New color-changing snake found in Borneo
GENEVA — Biologists working in the forests of Borneo have found a previously unknown type of snake which can change its color spontaneously like a chameleon, the environmental body WWF said on Tuesday.
The poisonous snake, about half a meter (half a yard) long, was discovered in the wetlands and swamp forests of Betung National Park in the Indonesian part of the island, which is also shared by Malaysia and Brunei.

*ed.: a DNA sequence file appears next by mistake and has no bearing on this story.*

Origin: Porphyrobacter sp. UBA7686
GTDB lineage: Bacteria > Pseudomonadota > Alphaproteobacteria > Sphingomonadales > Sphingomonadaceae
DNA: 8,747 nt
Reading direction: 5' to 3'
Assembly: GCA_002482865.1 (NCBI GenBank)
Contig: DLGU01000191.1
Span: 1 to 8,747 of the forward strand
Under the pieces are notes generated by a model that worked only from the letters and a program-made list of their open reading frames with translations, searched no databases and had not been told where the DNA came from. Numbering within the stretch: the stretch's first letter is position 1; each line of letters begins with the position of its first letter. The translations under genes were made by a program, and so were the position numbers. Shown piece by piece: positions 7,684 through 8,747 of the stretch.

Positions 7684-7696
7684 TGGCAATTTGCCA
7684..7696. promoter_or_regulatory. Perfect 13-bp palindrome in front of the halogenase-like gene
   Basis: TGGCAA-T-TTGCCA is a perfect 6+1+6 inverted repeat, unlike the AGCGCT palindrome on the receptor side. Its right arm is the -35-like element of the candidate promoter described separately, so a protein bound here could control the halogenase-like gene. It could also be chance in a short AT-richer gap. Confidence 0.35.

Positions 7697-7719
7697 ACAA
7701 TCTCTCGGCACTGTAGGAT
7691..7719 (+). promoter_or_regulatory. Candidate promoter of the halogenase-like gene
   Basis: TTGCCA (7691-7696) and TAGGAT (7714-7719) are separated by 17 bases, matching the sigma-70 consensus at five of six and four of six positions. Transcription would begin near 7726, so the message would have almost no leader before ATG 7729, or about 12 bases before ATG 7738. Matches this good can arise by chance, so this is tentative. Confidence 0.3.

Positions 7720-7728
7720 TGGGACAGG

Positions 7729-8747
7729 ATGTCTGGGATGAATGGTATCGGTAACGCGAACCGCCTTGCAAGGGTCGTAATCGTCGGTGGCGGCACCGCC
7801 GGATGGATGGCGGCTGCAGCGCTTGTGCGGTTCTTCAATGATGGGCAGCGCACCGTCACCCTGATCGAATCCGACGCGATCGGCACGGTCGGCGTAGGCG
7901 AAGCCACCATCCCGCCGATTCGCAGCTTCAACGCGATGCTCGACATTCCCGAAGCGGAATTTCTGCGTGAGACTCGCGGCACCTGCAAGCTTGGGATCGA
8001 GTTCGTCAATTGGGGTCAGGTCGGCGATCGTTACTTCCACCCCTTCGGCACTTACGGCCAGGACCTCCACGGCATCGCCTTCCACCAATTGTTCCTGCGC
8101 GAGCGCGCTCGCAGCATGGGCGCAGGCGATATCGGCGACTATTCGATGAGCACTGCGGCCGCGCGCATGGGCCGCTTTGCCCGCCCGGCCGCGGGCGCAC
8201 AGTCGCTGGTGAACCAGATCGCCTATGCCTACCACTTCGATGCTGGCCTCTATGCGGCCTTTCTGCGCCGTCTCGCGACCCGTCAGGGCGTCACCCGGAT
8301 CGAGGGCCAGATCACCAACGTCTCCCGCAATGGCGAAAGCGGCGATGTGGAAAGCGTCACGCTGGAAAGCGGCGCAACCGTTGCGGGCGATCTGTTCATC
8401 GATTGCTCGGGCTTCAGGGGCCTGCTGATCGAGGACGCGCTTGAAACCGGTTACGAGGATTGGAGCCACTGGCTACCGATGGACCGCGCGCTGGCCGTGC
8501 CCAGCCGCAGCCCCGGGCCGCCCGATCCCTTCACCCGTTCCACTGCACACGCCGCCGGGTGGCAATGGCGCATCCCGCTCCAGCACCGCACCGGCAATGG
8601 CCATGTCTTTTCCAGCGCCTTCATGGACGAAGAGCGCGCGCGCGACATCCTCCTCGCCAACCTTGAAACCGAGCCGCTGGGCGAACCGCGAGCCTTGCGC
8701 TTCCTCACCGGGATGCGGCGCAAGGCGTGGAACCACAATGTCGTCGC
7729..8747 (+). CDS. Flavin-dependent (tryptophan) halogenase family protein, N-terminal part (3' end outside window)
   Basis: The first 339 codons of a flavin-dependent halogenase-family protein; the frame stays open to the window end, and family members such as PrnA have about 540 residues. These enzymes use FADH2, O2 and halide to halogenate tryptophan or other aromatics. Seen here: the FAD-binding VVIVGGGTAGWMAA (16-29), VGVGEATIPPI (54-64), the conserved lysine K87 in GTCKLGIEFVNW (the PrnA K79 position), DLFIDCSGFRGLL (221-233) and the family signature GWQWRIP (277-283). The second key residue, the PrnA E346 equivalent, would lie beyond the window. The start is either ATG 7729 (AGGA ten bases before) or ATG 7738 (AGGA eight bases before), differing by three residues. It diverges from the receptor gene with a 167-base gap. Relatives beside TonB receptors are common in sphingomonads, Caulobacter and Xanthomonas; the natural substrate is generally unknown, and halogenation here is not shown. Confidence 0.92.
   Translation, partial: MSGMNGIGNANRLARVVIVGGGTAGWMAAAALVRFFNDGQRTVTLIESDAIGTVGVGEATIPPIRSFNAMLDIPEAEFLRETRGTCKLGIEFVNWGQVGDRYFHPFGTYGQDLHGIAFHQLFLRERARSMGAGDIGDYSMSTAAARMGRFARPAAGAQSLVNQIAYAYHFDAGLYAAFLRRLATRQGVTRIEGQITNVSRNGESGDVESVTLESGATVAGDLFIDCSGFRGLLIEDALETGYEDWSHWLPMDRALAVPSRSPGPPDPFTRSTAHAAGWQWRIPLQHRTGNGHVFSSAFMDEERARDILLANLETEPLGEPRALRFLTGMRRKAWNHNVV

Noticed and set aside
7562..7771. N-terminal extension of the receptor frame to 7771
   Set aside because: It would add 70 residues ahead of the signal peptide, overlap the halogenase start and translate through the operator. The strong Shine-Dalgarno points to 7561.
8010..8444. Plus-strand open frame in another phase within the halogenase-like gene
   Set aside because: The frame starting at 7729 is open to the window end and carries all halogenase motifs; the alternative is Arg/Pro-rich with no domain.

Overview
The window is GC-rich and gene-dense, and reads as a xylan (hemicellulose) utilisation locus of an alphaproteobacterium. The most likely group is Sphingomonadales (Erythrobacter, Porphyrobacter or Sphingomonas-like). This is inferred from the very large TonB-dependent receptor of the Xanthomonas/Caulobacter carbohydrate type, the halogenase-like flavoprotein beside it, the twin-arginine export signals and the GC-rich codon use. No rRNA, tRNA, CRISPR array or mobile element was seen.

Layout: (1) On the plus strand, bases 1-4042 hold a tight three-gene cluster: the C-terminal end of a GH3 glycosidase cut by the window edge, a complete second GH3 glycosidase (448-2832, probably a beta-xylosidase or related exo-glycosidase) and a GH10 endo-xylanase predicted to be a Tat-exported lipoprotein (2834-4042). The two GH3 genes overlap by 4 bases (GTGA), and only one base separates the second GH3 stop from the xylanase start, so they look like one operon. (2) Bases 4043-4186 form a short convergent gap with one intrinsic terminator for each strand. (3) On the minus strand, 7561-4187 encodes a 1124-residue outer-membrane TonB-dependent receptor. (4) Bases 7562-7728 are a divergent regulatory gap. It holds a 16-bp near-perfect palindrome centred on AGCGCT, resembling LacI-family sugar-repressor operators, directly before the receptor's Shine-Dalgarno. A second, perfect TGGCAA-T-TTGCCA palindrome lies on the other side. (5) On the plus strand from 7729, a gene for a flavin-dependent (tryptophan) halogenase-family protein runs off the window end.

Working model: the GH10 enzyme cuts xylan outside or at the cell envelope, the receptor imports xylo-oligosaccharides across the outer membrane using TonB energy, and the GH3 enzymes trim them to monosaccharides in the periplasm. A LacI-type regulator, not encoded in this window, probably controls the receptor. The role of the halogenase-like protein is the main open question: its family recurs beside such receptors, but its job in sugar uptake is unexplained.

When picked up and put in a bucket, it was reddish-brown but later changed its color to white, apparently in an automatic reaction to blend in with surroundings, according to the WWF.
The biologists named the serpent, two specimens of which were recovered, the Kapuas Mud Snake after the river that flows through the region.
The WWF said although some reptiles with legs, like the chameleon lizard, had the ability to change color, it was rare for snakes.